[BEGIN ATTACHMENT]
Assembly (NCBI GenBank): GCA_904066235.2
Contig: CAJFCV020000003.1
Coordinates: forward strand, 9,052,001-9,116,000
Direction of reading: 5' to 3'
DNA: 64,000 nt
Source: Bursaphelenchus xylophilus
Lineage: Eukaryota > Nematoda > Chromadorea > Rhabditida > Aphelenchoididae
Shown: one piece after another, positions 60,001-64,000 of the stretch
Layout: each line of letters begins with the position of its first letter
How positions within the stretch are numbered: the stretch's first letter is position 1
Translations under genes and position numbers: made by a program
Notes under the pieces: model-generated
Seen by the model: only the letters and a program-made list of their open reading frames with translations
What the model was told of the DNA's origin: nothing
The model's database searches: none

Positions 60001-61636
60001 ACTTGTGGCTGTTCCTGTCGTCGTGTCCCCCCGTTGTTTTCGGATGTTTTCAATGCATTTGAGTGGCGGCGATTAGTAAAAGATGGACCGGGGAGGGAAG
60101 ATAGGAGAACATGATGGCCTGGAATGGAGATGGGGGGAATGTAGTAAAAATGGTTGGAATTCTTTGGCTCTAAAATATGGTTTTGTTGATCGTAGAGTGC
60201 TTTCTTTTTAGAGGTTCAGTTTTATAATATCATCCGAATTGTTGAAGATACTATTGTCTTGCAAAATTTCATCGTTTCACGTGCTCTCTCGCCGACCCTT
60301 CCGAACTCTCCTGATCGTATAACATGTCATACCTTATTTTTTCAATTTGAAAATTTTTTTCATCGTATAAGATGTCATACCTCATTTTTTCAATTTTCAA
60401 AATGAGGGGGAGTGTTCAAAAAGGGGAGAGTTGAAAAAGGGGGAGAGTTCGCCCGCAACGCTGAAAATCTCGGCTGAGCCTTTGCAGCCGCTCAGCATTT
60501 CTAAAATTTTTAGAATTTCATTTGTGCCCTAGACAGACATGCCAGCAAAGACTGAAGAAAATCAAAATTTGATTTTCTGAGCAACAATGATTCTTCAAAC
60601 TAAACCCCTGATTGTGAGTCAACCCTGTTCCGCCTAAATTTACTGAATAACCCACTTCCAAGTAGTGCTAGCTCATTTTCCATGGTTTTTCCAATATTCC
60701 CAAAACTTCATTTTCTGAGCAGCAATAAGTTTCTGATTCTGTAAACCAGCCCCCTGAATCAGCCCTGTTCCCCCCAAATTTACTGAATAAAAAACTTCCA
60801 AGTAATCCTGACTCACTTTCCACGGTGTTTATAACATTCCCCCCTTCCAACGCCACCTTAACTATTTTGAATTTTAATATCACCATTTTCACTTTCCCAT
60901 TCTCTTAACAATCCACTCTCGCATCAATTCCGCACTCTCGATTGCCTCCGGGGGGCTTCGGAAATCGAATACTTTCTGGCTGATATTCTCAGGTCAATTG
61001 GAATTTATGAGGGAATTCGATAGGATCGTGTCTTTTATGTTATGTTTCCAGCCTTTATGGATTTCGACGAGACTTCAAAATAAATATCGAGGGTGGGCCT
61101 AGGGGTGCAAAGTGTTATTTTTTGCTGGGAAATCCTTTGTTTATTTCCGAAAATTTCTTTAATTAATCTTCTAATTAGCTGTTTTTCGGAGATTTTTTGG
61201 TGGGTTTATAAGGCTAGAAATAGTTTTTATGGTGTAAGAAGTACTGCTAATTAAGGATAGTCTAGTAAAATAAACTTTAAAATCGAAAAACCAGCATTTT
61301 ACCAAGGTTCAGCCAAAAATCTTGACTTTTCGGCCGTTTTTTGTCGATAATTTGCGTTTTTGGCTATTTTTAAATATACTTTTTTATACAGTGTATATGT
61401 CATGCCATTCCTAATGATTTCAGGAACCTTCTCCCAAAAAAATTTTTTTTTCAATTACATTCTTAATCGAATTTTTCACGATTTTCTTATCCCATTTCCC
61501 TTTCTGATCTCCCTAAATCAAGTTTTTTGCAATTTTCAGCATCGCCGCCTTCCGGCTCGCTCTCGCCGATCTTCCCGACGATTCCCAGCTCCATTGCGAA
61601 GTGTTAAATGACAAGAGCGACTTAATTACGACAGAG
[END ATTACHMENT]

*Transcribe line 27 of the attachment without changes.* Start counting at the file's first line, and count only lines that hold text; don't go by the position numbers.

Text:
61001 GAATTTATGAGGGAATTCGATAGGATCGTGTCTTTTATGTTATGTTTCCAGCCTTTATGGATTTCGACGAGACTTCAAAATAAATATCGAGGGTGGGCCT